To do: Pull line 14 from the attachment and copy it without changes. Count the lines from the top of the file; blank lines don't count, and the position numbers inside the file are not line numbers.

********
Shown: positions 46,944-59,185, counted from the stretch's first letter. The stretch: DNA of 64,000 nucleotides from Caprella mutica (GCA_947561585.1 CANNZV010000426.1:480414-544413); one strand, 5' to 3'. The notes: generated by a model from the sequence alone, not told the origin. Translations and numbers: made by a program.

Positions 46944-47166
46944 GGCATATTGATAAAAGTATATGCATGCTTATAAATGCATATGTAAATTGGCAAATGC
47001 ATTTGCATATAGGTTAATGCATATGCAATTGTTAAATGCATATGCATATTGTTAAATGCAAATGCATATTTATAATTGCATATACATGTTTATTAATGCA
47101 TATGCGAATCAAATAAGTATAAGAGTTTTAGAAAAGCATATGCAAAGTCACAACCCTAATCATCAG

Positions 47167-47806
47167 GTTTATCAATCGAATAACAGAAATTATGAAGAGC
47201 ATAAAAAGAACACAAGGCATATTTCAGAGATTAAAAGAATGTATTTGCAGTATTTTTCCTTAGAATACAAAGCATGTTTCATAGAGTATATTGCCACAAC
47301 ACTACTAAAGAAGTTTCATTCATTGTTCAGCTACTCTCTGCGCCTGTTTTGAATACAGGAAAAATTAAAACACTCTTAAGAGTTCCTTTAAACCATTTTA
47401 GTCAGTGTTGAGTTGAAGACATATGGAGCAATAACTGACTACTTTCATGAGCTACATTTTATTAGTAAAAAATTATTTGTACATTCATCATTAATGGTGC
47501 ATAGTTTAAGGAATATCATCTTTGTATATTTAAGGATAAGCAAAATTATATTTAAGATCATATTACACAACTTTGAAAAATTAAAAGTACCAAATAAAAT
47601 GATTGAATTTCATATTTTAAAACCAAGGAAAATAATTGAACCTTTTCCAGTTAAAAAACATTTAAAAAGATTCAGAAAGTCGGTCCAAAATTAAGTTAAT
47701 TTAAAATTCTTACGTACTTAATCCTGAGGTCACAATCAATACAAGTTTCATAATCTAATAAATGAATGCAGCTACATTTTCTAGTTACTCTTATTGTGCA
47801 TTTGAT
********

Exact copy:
47801 TTTGAT